A new study by the Centers for Disease Control and Prevention found pediatric cancer rates are the highest in the Northeast, with Pennsylvania having the 6th highest rate in the country.
The study, released this week, shows that there were 7,167 cases of pediatric cancer in Pennsylvania recorded between 2003 and 2014. That’s a rate of more than 186 per one million, which was among the higher rates in the country. Only Maine, New Hampshire, New Jersey, Washington, D.C., and New York had higher rates.
Previous studies by the CDC focused on regional differences. The most recent study provides state-by-state statistics. The lowest rates were recorded in the southern states of South Carolina and Mississippi. After the Northeast, rates were highest in the Midwest, the West and lowest in the South. The CDC says geographical variation in pediatric cancer might be influenced by the following factors: Difference in exposure to carcinogenic chemicals (air pollution, secondhand smoke, food, or drinking water) or radiation Genetic variation in certain populations. Rates for certain cancers may vary by race and ethnicity
Incidences of some types of cancer might be related to enhanced detection and access to care, which can vary based on location Age, economic status and rural/urban classification. The CDC analyzed data from the United States Cancer Statistics and identified over 170,000 cases of pediatric cancer between 2003 and 2014.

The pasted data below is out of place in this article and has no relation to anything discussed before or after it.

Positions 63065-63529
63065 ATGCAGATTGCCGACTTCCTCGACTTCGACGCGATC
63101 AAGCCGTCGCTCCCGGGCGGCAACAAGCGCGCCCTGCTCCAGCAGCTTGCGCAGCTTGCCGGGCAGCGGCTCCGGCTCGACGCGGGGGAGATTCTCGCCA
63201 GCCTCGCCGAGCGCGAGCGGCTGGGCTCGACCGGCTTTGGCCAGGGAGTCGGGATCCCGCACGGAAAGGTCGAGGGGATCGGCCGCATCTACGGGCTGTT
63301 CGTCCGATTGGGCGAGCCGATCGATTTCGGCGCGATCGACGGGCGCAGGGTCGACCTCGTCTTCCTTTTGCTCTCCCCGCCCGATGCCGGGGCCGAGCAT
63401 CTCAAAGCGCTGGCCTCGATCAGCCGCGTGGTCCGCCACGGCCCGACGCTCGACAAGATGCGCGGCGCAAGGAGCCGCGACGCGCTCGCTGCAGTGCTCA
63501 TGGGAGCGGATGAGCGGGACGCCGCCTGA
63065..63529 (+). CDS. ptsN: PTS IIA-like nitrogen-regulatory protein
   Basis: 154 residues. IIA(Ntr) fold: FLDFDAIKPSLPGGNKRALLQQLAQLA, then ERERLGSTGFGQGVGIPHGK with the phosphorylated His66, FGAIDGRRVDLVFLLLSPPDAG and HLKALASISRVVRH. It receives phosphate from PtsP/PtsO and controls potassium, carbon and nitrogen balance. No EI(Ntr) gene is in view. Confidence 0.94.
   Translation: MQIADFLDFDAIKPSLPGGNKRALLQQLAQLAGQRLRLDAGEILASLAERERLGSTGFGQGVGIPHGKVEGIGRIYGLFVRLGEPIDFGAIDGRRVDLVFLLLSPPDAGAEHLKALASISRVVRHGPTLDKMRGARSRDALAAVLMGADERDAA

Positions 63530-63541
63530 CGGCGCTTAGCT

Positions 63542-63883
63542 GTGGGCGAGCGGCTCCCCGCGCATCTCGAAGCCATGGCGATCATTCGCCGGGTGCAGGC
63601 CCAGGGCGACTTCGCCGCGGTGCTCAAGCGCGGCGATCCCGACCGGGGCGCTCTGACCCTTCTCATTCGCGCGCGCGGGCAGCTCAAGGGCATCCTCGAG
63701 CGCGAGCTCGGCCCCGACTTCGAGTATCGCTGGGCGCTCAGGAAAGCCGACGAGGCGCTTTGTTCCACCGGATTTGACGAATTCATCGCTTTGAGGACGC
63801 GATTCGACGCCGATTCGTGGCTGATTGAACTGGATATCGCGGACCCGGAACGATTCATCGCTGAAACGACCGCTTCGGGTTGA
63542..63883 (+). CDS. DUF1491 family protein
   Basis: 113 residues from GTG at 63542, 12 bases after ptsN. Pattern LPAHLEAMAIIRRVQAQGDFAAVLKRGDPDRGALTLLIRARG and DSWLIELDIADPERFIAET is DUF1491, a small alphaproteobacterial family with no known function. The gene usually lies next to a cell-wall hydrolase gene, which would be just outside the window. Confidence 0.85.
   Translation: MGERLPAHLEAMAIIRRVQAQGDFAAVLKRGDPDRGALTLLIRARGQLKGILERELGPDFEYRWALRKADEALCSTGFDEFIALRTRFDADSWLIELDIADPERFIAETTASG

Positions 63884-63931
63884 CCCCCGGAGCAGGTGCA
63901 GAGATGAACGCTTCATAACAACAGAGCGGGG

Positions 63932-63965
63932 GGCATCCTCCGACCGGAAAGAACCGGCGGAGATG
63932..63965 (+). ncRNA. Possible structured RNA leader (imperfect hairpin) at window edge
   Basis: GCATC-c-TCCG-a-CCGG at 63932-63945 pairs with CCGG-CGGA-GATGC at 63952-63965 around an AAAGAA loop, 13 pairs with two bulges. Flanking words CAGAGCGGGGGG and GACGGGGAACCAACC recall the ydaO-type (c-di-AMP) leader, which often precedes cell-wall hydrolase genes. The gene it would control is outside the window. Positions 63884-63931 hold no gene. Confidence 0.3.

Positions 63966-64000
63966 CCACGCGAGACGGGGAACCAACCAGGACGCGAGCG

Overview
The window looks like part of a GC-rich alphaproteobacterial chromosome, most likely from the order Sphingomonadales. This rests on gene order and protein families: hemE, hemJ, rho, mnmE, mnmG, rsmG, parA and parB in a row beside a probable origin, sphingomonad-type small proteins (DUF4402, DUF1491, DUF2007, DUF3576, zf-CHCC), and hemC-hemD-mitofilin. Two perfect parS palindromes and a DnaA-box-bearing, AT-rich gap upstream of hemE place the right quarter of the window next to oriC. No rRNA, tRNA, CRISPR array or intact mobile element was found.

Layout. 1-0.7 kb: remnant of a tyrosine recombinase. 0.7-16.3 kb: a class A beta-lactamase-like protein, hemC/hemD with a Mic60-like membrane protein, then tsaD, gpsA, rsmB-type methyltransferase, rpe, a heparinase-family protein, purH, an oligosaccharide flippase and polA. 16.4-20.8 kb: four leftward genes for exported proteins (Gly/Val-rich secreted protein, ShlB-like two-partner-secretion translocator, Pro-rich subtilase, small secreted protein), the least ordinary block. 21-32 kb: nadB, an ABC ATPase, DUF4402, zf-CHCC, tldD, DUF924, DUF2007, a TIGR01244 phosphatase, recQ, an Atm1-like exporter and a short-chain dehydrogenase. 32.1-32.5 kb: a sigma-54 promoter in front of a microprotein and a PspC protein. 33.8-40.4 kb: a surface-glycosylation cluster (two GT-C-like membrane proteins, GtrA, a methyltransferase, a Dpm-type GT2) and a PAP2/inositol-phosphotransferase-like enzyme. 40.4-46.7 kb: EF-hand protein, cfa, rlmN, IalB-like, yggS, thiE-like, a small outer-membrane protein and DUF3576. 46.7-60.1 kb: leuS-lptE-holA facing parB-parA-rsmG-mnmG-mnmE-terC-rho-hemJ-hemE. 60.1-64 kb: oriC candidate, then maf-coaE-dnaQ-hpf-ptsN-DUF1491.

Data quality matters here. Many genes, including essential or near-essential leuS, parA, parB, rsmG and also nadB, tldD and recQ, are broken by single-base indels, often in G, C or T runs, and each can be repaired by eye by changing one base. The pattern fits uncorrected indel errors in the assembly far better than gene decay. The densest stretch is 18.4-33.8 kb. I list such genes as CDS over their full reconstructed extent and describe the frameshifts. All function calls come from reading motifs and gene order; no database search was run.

“Knowledge of pediatric cancer incidence variation by state and cancer type can prompt local and state cancer registries to evaluate reporting and diagnostic standards,” the study said. “Understanding geographic variation in incidence rates can help cancer-control planners and clinicians address obstacles in access to care, which is especially relevant to states with large distances to pediatric oncology centers.”
According to the study, leukemias had the highest incident rates, followed by brain tumors and lymphomas. Identifying the incident rates of pediatric cancer by geographic region can enhance provider awareness, treatment capacity, survivor care and surveillance, the CDC says.
Nationwide, there were about 174 cases per one million children and teens and the rate was higher in males compared to females. When broken down by age group, the rates were higher in children between the ages of 0-4 and teens between the ages of 15-19, as compared to kids between the ages of 5-9 and 10-14.
The CDC says cancer incidence rate by geographical region can help local and state cancer registries to evaluate reporting and diagnostic standards. Understanding this information can also help clinicians address obstacles to care, which is especially relevant to states with large distances to pediatric oncology centers, the study said.